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State Policies: Evasion, Implementation and Impact on Livelihood and Welfare of Refugees and Recent Migrants

Mon, August 12, 4:30 to 6:10pm, Sheraton New York, Floor: Second Floor, Metropolitan Ballroom West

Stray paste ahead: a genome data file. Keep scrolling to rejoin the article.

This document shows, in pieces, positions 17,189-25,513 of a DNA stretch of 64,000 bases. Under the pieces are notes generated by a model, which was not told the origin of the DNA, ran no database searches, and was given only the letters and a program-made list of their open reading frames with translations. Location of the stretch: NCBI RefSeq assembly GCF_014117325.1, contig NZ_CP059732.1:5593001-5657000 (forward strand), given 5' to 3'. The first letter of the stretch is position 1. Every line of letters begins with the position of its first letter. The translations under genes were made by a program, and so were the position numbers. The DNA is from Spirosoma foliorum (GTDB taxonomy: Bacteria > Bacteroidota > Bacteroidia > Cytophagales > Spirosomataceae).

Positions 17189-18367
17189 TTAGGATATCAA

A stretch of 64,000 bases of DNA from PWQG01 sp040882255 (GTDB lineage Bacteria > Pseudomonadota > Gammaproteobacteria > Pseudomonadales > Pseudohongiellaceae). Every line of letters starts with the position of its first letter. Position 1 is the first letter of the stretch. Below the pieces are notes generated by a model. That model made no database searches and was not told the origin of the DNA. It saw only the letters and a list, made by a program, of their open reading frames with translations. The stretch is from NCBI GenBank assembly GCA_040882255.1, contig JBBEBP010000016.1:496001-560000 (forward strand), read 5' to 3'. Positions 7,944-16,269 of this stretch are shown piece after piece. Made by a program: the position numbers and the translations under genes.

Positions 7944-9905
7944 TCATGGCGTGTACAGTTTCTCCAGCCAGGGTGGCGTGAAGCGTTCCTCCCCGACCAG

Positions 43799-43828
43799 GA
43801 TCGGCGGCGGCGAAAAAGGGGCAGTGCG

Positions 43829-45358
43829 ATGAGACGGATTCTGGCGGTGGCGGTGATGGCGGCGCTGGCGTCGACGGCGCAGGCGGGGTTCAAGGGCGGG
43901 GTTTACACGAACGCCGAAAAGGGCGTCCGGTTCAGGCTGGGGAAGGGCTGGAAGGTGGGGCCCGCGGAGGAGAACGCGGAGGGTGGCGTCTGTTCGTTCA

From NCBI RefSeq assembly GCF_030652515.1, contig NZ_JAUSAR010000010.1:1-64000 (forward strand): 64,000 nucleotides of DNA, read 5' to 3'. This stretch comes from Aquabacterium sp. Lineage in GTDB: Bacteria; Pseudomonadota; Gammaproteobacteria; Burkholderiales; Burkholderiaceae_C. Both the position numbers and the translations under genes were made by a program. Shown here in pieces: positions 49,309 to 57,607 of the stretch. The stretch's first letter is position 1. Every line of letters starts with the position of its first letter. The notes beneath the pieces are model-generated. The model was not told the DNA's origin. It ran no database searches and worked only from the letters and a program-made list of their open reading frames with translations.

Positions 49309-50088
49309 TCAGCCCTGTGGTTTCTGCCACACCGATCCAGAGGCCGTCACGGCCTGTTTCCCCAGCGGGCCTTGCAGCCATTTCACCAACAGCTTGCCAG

This paper focuses on the central role of the state in destabilizing immigrants’ lives and pushing them to the margins by examining the different forms of displacement (physical, geographic, social, economic) that the immigration bureaucracy makes possible. The legislative side of the immigration bureaucracy narrows paths to legalization, restricts entry, creates ever more insecure statuses, and destabilizes previously secured ones, keeping immigrants from having a foot in the door for membership and belonging, thus displacing immigrants socioeconomically. The enforcement side of the bureaucracy removes immigrants physically from their families and communities (through detention) and displaces them geographically (through deportation). Not all immigrants are bureaucratically displaced in the same fashion, but racialized legal status plays a key role. Thus, although Latinos bear the brunt of the displacement, under the current administration an expanding group of racialized immigrants are also being displaced, marginalized and excluded.